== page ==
China's embassy has summoned New Zealand foreign officials to a meeting after the Government voiced criticism of Chinese state-funded hacking, raising industry concerns over trade implications.
The meeting came after the embassy issued a statement yesterday saying the accusations from the minister of New Zealand's spy agencies Andrew Little were "totally groundless and irresponsible".
The statement said such accusations should be backed by clear evidence, and doing so without was a malicious smear.
"We urge the New Zealand side to abandon the Cold War mentality, adopt a professional and responsible attitude when dealing with cyber incidents, and work with others to jointly tackle the challenge through dialogue and co-operation, rather than manipulating political issues under the pretext of cybersecurity and mudslinging at others."
In a statement this afternoon, Foreign Minister Nanaia Mahuta's office said officials had met with representatives of the embassy at their request.
"Areas of difference need not define our relationship, but we will continue to promote the things that we believe in, and support the international rules-based system," she said.
"Our relationship with China is one of our most significant, impacting a wide range of sectors and groups across Aotearoa New Zealand."
New Zealand exporters have been concerned that the escalation of rhetoric could lead to a trade backlash from China, urging both countries to keep trade and politics separate.
New Zealand China Council chair Sir Don McKinnon said the country had to be prepared after calling China out.
"Once you reach a stage where you feel you have to criticise China publicly - which is what's happened more recently - well that escalates it to a new level and you've got to be prepared for the consequences of that," he said.
"Trade with China means money in people's pockets in New Zealand from one end of the country to the other."
Sir Don, who is also a former deputy prime minister and foreign affairs minister for New Zealand, said it was a natural commercial decision to make the most of a good opportunity but some of the vulnerability of New Zealand's trade with China came down to individual exporters and companies.
"They've got to make the ultimate judgment how ... vulnerable do they wish to be given the nature of whatever they are producing," he said.
"Let's accept the fact that the last 20 years the consumption of dairy products and red meat in China has grown tremendously strongly.
"They may look back in a couple of years time and say 'well, we were pretty smart', on the other hand they may look back and say 'well we might have got it wrong for a while'."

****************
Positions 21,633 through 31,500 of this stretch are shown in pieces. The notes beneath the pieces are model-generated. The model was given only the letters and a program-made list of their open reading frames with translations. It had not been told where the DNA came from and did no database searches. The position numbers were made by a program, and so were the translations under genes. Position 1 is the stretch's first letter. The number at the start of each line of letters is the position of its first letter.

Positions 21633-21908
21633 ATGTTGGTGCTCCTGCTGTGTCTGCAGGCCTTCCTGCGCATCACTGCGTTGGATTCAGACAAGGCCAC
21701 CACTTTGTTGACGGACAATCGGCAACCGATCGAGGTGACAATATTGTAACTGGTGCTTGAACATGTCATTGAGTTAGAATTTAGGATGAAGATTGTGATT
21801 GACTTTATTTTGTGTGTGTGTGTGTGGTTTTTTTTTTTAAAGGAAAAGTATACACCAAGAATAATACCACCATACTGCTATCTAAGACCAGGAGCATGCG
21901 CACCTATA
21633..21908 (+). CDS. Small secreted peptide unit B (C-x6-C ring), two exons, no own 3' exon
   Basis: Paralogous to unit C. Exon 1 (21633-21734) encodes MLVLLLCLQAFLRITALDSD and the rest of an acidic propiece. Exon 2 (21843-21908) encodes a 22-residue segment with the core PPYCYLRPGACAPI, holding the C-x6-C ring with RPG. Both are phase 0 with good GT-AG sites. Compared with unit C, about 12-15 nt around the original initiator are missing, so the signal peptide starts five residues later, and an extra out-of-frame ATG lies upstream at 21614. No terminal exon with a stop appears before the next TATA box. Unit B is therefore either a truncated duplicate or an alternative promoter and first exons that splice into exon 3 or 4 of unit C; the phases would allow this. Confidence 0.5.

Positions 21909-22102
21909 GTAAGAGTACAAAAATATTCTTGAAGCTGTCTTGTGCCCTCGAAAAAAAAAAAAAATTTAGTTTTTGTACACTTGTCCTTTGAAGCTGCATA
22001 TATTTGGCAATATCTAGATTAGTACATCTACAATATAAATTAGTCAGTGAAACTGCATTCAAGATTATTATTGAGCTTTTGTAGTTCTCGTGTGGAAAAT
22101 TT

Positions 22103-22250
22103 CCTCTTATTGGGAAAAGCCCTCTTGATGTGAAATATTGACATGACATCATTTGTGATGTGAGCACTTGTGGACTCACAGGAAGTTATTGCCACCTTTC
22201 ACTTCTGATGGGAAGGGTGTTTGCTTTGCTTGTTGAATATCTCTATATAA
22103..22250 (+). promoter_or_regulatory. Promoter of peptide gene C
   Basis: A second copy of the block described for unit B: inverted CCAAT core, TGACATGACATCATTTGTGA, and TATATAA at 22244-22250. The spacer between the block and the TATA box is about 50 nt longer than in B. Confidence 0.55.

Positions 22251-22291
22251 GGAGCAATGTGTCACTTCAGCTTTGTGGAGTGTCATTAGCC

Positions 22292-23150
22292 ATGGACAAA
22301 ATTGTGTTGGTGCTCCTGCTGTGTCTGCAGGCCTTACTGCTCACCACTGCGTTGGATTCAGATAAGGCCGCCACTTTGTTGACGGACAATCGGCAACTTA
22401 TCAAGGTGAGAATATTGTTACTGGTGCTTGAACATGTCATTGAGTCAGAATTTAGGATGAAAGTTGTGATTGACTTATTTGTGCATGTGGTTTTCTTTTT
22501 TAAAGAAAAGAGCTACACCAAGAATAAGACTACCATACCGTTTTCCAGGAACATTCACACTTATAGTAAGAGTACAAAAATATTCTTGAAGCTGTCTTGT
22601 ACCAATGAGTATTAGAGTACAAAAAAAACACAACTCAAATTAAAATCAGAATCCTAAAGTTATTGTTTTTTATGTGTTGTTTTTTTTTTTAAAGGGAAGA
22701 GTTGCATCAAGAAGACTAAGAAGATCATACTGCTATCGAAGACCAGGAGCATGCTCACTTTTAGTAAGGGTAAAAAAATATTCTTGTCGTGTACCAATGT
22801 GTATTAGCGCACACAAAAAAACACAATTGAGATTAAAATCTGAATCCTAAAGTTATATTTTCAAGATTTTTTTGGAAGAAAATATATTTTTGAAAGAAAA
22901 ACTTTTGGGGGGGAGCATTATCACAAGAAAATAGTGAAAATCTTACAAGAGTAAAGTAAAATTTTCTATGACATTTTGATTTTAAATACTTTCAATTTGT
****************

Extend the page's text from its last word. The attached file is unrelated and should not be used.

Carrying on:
University of Auckland economics lecturer Robert Scollay said it was up to such companies to assess risk, but the Government also had a huge and difficult role to play in managing the trade relationship.
"The major players are not necessarily always acting in a reasonable way, so navigating a path through those tensions is actually a really major task for the Government and you need to rely on them to manage that extremely competently and carefully."
"In general I think they need to avoid taking actions which can be seen as gratuitously taking sides."
He questioned the Government's pro-US move to express support for a "rules-based Indo-Pacific", after Prime Minister Jacinda Ardern and US President Joe Biden's phone conversation leading up to the Apec Covid-19 leaders' meeting.
"I just wonder whether that's really a prudent thing to do in the circumstances."
Sir Don was more hopeful, saying he saw no signs of real retaliation yet.
"The consumption market in China's not going to change and, yes, there might be a bump - but you wait it through.
"The main thing is New Zealand's policies overall with China should always be straightforward, be transparent, be open and honest. It's when you deviate from that you get into bigger problems."
He said the Government's role was to create the environment for producers, manufacturers and service providers to maximise their returns, and there were other opportunities to explore including trade deals with the EU and UK, difficult as those might be to achieve.
"We've clearly got to work very very hard at getting good deals, even with the United Kingdom."